It just never came together. Which happens.
There will be lots of second guessing about Team Canada at the world juniors, and being out of the running for a medal this early for the first time in 18 years will fuel that, as will the fact Canada is again having a very tough time capturing gold in this competition after winning five in a row from 2005 through 2009.
Canada now has one gold (2015) to show for the past seven world junior tournaments, as well as two silvers and a bronze.
All that is fair. The program has dealt with failure before and prospered, and regardless of Ron Wilson’s chirping, it’s not about television networks putting too much pressure on Canadian teams. But the reasons why it didn’t come together, and came crashing to earth with a 6-5 loss to the Finns Saturday will obviously be part of the postmortem for Dave Lowry and his staff. This is a team that won only one of five games in regulation and needed a shootout to beat Switzerland, the kind of overall performance that just isn’t acceptable for the powerful Canadian junior program.
Strangely, it actually seemed at various stages today that it was coming together. There was a 2-0 lead early. There were Mitch Marner’s long-awaited heroics in the third period, an element that Canada had been hoping for all week. But iffy goaltending, blueline mistakes and lousy discipline killed Canada.
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The goaltending issue has cropped up again and again in recent years, helping to create the momentum that led to a ban on European goalies in the Canadian Hockey League, while the discipline issue has rarely been a problem after being the bane of Canada’s international hockey efforts for years. But it was a problem today and really, it was a problem from the last exhibition game against Sweden until today’s tournament ending defeat.
You can’t slam these kids for being unable to maintain their poise in the tough moments. But Jake Virtanen’s penchant for unnecessary penalties was a curiosity the entire tournament, and it hindered Canada’s best efforts today. Virtanen was a major disappointment in that he didn’t deliver much on the attack, and as a returning player, didn’t seem to supply the necessary leadership and composure. Lowry just couldn’t rein him in.
But Virtanen, a last minute loan to the team from the Vancouver Canucks, was just one player. Finland’s goaltending was dicey at best and they needed two puckstoppers on the day, but Mackenzie Blackwood just couldn’t come up with the stops in the Canadian net, leaving one to wonder why Mason McDonald didn’t get another shot after playing the first two games while Blackwood sat out with a suspension.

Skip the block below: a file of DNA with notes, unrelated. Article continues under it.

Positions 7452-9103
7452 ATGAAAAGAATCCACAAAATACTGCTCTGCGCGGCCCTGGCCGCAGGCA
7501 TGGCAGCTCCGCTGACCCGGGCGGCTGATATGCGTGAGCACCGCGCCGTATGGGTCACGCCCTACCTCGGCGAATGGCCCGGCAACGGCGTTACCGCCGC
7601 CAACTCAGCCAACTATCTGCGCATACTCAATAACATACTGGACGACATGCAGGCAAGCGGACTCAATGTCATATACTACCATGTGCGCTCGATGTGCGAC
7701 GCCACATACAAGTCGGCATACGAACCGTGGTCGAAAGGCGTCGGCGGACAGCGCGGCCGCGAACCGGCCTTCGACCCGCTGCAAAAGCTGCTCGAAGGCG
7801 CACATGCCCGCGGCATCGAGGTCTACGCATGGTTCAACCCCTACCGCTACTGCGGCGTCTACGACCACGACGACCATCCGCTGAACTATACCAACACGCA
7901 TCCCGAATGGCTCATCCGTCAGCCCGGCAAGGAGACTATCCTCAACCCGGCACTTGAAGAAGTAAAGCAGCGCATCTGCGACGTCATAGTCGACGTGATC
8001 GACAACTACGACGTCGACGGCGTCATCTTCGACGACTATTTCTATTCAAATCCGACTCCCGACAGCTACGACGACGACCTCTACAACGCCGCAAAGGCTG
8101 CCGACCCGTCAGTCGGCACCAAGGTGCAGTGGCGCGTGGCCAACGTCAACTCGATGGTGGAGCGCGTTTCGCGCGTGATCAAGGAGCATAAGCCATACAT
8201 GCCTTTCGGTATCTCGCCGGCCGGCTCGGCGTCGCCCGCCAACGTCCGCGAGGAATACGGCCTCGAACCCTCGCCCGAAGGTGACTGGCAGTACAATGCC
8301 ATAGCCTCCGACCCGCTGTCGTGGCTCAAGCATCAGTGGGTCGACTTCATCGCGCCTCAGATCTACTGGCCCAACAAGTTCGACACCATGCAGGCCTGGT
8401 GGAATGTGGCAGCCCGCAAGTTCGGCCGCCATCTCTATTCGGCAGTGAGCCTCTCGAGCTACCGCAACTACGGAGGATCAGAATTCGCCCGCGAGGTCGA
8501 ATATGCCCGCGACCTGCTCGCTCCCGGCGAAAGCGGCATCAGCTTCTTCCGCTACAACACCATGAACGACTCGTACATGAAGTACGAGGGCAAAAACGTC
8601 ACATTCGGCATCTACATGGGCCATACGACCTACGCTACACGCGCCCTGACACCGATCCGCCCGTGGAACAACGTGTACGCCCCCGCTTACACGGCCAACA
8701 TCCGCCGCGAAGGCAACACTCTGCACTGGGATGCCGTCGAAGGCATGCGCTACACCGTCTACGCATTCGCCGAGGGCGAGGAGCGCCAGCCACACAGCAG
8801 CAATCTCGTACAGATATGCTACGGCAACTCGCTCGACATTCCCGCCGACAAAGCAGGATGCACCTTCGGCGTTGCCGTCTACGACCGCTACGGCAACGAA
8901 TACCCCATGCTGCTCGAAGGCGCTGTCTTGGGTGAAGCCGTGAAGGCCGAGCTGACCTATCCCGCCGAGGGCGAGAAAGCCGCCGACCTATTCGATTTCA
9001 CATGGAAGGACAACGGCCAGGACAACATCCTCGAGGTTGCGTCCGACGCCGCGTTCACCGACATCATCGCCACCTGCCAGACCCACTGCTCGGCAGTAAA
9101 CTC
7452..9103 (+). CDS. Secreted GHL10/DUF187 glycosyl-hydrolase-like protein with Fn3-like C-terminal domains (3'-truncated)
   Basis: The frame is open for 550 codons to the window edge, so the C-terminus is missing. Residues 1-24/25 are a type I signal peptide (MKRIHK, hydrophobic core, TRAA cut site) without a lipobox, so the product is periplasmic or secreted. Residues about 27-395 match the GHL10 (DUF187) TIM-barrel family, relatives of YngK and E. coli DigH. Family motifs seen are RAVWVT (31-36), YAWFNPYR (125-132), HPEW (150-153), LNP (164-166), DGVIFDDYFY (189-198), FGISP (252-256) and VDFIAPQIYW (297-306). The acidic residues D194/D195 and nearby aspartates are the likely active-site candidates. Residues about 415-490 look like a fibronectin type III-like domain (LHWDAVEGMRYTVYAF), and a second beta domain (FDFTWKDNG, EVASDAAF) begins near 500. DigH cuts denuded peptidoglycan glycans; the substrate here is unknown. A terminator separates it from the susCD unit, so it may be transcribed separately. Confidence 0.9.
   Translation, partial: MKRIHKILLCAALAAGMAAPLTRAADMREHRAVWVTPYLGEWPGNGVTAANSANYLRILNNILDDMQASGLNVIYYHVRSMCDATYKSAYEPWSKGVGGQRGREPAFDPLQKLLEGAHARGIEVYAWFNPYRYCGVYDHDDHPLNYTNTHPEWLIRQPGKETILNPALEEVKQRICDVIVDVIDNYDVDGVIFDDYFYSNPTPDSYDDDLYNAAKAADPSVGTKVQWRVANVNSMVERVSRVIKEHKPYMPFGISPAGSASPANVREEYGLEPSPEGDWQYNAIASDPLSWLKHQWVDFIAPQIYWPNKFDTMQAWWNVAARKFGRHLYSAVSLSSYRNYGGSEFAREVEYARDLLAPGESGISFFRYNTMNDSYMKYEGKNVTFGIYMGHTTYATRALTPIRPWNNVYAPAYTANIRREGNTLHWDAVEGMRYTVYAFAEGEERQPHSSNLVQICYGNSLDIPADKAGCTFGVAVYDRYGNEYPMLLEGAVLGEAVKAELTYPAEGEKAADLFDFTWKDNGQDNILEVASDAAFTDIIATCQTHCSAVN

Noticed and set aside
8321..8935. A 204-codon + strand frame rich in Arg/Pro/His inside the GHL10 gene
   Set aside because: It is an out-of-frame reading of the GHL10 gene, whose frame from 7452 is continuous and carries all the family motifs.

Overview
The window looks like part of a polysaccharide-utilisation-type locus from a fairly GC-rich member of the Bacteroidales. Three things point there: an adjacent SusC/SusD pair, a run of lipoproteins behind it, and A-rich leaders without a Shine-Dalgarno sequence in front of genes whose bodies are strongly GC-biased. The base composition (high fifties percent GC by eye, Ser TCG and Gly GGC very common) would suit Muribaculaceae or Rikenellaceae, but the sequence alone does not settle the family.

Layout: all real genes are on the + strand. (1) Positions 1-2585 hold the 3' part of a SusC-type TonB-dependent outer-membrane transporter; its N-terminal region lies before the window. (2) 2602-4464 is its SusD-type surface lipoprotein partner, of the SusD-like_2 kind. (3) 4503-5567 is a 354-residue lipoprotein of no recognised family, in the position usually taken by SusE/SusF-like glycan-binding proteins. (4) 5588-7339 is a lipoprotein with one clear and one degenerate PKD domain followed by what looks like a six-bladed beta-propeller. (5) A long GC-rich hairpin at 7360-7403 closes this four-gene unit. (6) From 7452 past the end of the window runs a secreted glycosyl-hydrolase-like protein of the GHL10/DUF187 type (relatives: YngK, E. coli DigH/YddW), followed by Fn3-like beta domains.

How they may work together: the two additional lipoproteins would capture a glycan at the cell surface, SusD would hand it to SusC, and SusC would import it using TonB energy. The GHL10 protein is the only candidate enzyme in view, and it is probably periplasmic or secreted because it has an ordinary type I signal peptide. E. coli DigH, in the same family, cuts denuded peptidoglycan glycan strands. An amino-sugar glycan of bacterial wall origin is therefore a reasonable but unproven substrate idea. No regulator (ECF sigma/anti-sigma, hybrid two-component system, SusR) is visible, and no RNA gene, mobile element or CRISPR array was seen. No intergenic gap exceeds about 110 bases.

Between them, in the games that really mattered against the U.S., Sweden and the Finns, Team Canada’s goaltenders coughed up 14 goals.
Partly because of that, Canada couldn’t control the dynamic Finnish duo of Jesse Puljujarvi and Patrik Laine at all in the quarterfinals, and it was another game where Canada’s blueline really struggled. After establishing the initial 2-0 lead, Brandon Hickey’s bad pass to Hadyn Fleury after Canada had won a faceoff in its own end in the final seconds of the first period led to Finland’s first goal.
Then Hickey turned and fell early in the second, creating the opportunity for the Finns to bag the 2-2 goal. It went on and on like that all afternoon, and the final nail came late in the third when Joe Hicketts shot the puck the entire length of the ice and into the netting with Canada already trying to kill off two Virtanen penalties on the same play—tripping and slashing. Hicketts went to the box and gave Finland a 5-on-3 power play and a chance to win the game, which Laine did.
Nine penalties were just too many for Canada to overcome the other deficiencies in its game.
On this day, the Canadian offence finally came to life, with Marner, Dylan Strome and Lawson Crouse all finding the net. But the shootout style of the game just seemed to fit the Finns better. Puljujarvi has used this tournament (15 points in five games) to slingshot himself into a position where he may be able to challenge American centre Auston Matthews for the No. 1 position in next summer’s draft, and Laine (five goals) isn’t far behind.
A clash between the Finns and the Americans, pitting Puljujarvi against Matthews, would be juicy indeed. Matthews seems uncatchable for the honour of being the first overall pick in the NHL Draft because, among other things, he’s the big centre all teams need. He’s also been a dominant force for the U.S. in the world juniors, and certainly hasn’t done anything to detract from his position of being the top prospect on the planet.
That said, Puljujarvi’s performance in Helskinki has at least put him in the conversation.
Saturday, defenceman Olli Juloevi, who plays for the OHL’s London Knights and was ranked 16th in Sportsnet’s Top Prospects list last month, was just outstanding for the Finns, particularly while running his country’s lethal power play. With Puljujarvi and Laine already almost certain top 10 NHL picks, Juolevi might yet join them.
Juolevi supplied the poise and creativity from the blueline for Finland that Canada never really had despite the presence of Hicketts, Thomas Chabot and others.